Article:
Nobody I talked with in the world of doomsday prepping was sweating AI very much, compared with all the other threats they perceive. J. C. Cole, who runs a prepping business called American Heritage Farms, outlined 13 “Gray Swan” events he believes are both imminent and powerfully destructive. “I don’t worry about AI right now,” he said, “because I think we won’t get there.” He’s pretty sure the U.S. will go to war with Russia and China sometime in the next year. He worries about hyperinflation (“which is happening as we speak”), credit collapse, various natural disasters, and electromagnetic pulses from nuclear bombs, biological weapons, or solar storms destroying the electrical grid. “Before AI comes in and shows up as the Terminator,” he said, “I think we’ll just have a banking crash.” In anticipation of these Gray Swans, he is developing organic farms and underground shelters that can help save a handful of paying members.

Part of why AI-doomsday prepping does not seem to be much of a thing is that it’s still hard to imagine the precise mechanics of an AI threat. Familiar methods of destruction come to mind first, but with an AI twist: Rogue AI launches nuclear weapons, bombs the electrical grid, stages cyberattacks. The shelters that Hubbard offers explicitly provide support for situations like these. Whether the nuclear weapon is sent by an unstable foreign leader or by a malfunctioning or malicious robot, a bomb is still a bomb. People who were already concerned about those threats will prepare, but they would have anyway.

People who are particularly focused on AI’s destructive potential have a different reason not to build a bunker. “The threat we’re worried about is one where we build vastly smarter-than-human AI systems that are resource-hungry and therefore harvest every atom of material on every planet of the solar system,” says Rob Bensinger, the head of research communications at the Machine Intelligence Research Institute. “There’s no ‘prepping’ that can be done to physically guard against that kind of threat.” Yudkowsky told me in an email that nobody he’d consider knowledgeable about AI is doomsday prepping; it makes little sense. “Personally,” he wrote, “I don’t spend a lot of mental energy worrying about relatively mild disaster scenarios where there’d be survivors.” The best way to prepare for an AI doomsday, then, is to fight the technology’s further development before it gets too powerful. “If you’re facing a superintelligence, you’ve already lost,” Yudkowsky said. “Building an elaborate bunker would not help the tiniest bit in any superintelligence disaster I consider realistic, even if the bunker were on Mars.”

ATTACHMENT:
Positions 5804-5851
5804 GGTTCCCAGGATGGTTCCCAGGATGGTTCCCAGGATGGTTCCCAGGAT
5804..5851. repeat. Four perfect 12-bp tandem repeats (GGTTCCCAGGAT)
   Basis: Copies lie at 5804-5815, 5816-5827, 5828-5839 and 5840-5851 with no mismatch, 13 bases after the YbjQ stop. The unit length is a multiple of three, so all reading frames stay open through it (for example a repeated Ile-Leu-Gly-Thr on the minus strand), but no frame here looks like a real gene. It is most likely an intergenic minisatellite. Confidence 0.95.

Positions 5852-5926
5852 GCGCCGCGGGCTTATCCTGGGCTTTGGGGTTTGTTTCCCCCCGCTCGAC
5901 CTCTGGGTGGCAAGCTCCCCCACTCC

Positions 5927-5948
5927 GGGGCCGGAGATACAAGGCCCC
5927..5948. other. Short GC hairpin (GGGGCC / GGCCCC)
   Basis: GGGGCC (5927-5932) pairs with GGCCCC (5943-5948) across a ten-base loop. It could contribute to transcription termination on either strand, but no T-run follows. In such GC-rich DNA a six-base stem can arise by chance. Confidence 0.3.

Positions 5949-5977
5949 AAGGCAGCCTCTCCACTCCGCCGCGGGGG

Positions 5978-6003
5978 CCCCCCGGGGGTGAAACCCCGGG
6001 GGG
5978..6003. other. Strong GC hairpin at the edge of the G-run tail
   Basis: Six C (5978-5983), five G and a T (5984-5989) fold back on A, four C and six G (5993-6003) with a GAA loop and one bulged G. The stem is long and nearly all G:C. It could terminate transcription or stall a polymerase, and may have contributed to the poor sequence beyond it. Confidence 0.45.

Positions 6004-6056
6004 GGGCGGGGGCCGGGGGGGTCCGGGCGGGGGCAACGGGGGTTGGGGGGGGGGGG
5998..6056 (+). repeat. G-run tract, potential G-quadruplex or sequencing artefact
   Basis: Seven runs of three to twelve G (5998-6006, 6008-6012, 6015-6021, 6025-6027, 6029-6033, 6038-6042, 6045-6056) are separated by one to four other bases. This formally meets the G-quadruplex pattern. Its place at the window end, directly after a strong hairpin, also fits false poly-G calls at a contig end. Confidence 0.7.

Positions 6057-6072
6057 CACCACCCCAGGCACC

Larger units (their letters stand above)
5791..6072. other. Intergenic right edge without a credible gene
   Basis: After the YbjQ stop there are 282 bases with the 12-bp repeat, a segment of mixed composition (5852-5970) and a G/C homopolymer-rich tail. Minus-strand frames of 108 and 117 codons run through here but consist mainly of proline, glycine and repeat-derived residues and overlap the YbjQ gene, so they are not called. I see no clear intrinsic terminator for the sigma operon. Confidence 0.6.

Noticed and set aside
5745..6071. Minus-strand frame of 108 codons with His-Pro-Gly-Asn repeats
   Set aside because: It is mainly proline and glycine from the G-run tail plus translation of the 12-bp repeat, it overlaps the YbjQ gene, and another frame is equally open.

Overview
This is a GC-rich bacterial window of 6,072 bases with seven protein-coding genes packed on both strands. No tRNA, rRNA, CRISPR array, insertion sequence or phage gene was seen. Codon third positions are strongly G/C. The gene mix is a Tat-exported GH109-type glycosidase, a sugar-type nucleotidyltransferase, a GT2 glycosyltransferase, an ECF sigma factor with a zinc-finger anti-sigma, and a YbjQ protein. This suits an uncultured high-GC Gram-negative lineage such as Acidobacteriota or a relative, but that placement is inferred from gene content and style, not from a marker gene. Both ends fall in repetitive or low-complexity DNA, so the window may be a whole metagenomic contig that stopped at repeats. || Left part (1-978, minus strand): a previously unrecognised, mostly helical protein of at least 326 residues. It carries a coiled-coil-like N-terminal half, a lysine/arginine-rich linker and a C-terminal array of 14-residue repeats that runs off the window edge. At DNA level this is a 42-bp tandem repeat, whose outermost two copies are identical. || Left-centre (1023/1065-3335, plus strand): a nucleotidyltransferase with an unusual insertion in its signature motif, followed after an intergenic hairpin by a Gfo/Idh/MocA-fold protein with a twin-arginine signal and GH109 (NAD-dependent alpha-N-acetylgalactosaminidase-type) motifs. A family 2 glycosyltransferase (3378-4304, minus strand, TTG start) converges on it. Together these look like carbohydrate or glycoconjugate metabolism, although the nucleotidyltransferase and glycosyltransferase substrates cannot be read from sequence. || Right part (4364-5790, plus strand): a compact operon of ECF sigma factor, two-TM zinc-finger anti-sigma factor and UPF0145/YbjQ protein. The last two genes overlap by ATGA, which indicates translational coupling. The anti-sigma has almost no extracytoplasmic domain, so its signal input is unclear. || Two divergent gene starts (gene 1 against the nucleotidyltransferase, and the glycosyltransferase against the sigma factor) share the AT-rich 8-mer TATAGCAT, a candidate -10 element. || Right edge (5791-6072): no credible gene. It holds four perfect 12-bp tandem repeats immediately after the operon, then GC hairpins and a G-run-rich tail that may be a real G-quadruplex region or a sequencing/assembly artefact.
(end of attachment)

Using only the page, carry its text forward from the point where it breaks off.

The conspicuous lack of doomsday prepping during such a consequential era for AI suggests something else: that among the super-rich in Silicon Valley, bunkers and shelters just aren’t as popular as they once were. Rushkoff told me that the hype around end-of-the-world bunkers has settled, and that some people have seen the foolishness of the enterprise. For doomsdayers who really do fret about the least likely, most devastating scenarios, traditional prep won’t be of much use. “I don’t care how insulated the technology in your bunker is,” he said. “The AI nanos are going to be able to penetrate your bunker … You can’t escape them.” An AI takeover would be the final phase of Silicon Valley’s story of disruption—after taxis and food delivery, the entire human race.

But really, Rushkoff doubts that many ultrarich preppers are truly preparing for the end of the world. What they want, he thinks, is a self-sufficient-island fantasy—more White Lotus than The Last of Us. If this AI moment—when apocalyptic warnings seem to pop up by the day—is not producing a prepping boom, then perhaps there isn’t much substance behind all the expensive posturing. No matter the state of the world, prepping has always been a flashy lifestyle choice. “It doesn’t matter if there’s a disaster or not,” Rushkoff said. “The apocalypse was just the excuse to build these things.”